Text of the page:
What emerges from these statistics is that the downside protection does not hamper the fund’s capacity to make money. Not only has the fund trounced the indices outright, while offering downside protection and lower volatility, it has also outperformed by far in a decade and counting that has been essentially sideways.

 

Looking at the bad years—those years that can wreck an investor’s portfolio, as well as their nerve—we can see the diminution of risk:

SPX

A.W. Jones

1987

2.03%

5.64%

2002

-23.49%

-4.66%

2008

-38.47%

-22.45%

 

The years 2002 and 2008 were not pleasant, but the damage was greatly ameliorated by the fund. As you can see from the chart, 2008 was not good, but it was considerably better in comparison. The 84.77 percent return between 2000 and 2012 shows a sheer outperformance of flat-lining indices.

An 11.2% compound annual return since inception as a fund of funds puts A.W. Jones among the top performing global long/short equity funds of funds. With its proven defensive capability, it limits your risk, without limiting your returns. And as it’s an onshore US entity, you won’t be stumped on how to file when tax season comes along.

For the non-US clone, of course, non-US investors are not required to file a US tax return on the investment.

 

Summer thoughts on the markets and gold

Posted on 24th July 2013 by admin in Blog |Finance in Focus

We see two possible economic scenarios that could unfold going forward.

Goldilocks Scenario 1: Good economic news continues to come in, the stock markets’ recent rally continues. Talk of a double-dip recession recedes, the U.S. economy begins to recover further. Even Europe starts to look better. Abenomics works and Japan starts to grow.

All looks great. The Federal Reserve’s efforts to save the U.S. economy and financial system succeed.

So what happens next under this, albeit the least likely, scenario? The banks start lending more money … credit flows through the pipelines … and the trillions of paper dollars the Federal Reserve has created begin to work their way through the system.  Normal credit creation fully resumes. So all the money created starts to be lent out and inflation begins to take hold in the USA and the rest of the world . . . Obviously, gold would soon bottom and start moving up again as it would be inflation and interest rate driven.  (Remember gold rose in the 70’s with rising rates)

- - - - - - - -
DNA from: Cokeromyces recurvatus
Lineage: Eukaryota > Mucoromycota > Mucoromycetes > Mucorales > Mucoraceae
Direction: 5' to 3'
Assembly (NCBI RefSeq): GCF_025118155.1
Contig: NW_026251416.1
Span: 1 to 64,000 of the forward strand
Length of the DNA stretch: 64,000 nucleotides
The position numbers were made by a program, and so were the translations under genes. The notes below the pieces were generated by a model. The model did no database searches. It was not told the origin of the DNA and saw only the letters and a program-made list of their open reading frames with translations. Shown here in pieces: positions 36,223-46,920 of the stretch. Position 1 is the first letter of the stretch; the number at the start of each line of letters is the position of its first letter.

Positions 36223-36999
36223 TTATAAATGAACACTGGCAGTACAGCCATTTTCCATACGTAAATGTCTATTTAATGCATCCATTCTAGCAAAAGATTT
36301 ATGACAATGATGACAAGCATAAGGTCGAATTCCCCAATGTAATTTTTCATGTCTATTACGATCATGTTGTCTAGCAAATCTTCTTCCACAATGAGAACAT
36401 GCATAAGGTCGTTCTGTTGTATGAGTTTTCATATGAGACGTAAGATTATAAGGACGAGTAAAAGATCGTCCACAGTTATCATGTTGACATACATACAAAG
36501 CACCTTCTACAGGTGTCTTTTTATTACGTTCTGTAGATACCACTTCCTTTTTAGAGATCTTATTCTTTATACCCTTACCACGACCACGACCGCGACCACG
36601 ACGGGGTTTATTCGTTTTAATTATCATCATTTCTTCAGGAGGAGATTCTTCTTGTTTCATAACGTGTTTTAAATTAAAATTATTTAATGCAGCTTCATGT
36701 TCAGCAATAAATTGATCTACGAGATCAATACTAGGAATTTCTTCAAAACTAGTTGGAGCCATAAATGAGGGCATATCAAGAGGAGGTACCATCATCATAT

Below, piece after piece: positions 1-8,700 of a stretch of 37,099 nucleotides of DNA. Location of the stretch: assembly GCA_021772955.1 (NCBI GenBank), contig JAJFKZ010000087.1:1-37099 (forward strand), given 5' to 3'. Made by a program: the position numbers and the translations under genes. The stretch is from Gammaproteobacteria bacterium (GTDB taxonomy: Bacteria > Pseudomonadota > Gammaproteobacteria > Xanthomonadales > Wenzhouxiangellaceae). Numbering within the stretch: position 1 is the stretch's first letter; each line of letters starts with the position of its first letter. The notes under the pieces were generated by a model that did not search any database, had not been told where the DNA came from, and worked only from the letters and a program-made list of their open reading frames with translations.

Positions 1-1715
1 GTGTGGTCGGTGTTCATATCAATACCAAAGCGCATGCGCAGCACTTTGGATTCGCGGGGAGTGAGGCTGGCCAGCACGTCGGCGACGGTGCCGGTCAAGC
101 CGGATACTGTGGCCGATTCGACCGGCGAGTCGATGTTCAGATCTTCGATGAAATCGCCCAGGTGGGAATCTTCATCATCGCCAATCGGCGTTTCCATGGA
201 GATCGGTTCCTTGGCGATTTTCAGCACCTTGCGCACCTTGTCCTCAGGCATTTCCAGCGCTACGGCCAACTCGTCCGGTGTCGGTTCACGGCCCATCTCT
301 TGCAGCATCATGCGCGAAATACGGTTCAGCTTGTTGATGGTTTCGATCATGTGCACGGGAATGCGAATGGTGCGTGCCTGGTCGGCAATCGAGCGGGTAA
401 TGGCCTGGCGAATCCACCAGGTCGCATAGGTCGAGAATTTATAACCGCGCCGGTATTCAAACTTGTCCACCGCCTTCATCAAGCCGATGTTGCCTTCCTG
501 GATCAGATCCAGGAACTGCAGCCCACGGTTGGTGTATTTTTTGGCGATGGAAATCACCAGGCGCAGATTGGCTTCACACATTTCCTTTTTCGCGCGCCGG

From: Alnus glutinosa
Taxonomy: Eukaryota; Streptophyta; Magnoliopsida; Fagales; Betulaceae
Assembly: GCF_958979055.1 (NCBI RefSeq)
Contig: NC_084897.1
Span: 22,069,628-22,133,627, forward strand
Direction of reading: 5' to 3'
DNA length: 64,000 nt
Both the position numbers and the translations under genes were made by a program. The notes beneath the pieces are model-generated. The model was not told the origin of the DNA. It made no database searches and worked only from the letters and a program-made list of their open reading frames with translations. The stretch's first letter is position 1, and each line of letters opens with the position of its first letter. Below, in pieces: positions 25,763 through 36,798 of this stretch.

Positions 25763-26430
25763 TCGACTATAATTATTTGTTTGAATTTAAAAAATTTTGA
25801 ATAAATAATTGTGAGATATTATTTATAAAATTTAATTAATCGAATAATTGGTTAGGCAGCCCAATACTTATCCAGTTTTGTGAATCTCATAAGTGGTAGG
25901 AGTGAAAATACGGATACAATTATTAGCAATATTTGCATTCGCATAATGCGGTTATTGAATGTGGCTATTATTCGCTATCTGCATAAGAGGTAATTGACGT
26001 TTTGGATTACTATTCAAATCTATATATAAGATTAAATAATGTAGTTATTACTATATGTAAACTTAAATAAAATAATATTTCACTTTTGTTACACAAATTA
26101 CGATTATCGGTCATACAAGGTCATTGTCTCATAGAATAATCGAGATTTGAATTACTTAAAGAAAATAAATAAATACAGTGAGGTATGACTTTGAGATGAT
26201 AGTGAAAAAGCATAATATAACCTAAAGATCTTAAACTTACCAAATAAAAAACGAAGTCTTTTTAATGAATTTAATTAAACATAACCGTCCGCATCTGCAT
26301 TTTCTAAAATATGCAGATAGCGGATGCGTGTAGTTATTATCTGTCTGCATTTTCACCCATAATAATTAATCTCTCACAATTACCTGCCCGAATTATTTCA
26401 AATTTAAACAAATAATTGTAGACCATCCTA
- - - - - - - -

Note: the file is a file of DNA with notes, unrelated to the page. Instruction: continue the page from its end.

Now consider …

Scenario 2 (most likely): More bad economic news starts to come in … the U.S. economy goes from OK to so-so and it becomes painfully clear that governments’ and central banks’ rescue efforts have yet to work.

In Europe and Japan economies slump further, and sovereign-debt defaults proceed across the globe.  The interesting thing here is money will very likely flow into the USA markets as fear comes across Europe and Japan.  Giving the illusion that the US is actually doing well — as it must be right, the US markets are going higher! You will see the US$ and gold rise at the same time. The US market will rise higher than many predict as it will be the last game in town.

The Fed and other central banks pump trillions more dollars into their economies. But to no avail, because it also becomes painfully clear to almost everyone that countries are BANKRUPT. And so are their central banks.

What happens under this scenario? All currencies dramatically lose purchasing power and the entire world plunges into a “greater” depression. The world’s monetary system is under huge pressure but, the sun still rises and life carries on.

Physical gold and gold shares will protect those who have them.

FYI another 3+ tonnes was removed Friday (19thJuly) from the Comex “eligible” bin. This time for HSBC’s eligible inventory. Total gold on the Comex is now down to 6.8 million ounces. Note that this is “reported” gold stocks, for which the CME now uses a disclaimer in reporting the numbers. The total amount of gold futures open interest is now 47 times more than the registered gold (available for delivery gold) on the Comex. Those who are savvy are buying a lot of gold and taking possession. You have to buy physical gold and  gold shares  and take possession of it or else you don’t own gold.The Bottom Line

The reason we have seen such a big sell off in gold:

  • that inflation expectations are currently in check due to China’s slowdown
  • at the same time the US’s industrial production is trending lower
  • Governments worldwide still have a massive debt overhang
  • deflationary forces are still acting on us

 

Medium to Long-term, with all the central banks printing full steam, gold will move higher. It is just a matter of time. So short term gold may still move lower, but in the medium to long-term we think you will see gold go a lot higher.  The real bull market in gold will only begin once we have passed the 1980 inflation adjusted high: our guess is this will start to happen in 2015~ 2018.

In either scenario gold will bottom soon (if not already) and head higher, for the simple reason that gold is insurance against a global economy that really has only two future scenarios right now, as laid out above.

Our advice would be to hold and continue buying gold and gold miners, as gold starts a path higher toward a minimum target of $2,300 an ounce, the inflation-adjusted high that would be equivalent to what $850 gold was in February 1980.

Investors all over the world are soon going to start loving gold, all over again. There will be shocks along the way:  we may not have seen the low in this cycle yet but, the downside is now at worst around $1,000 for gold while the upside is beyond $3,000.

Call us to discuss the differences in Gold ETFs and various mining shares and funds.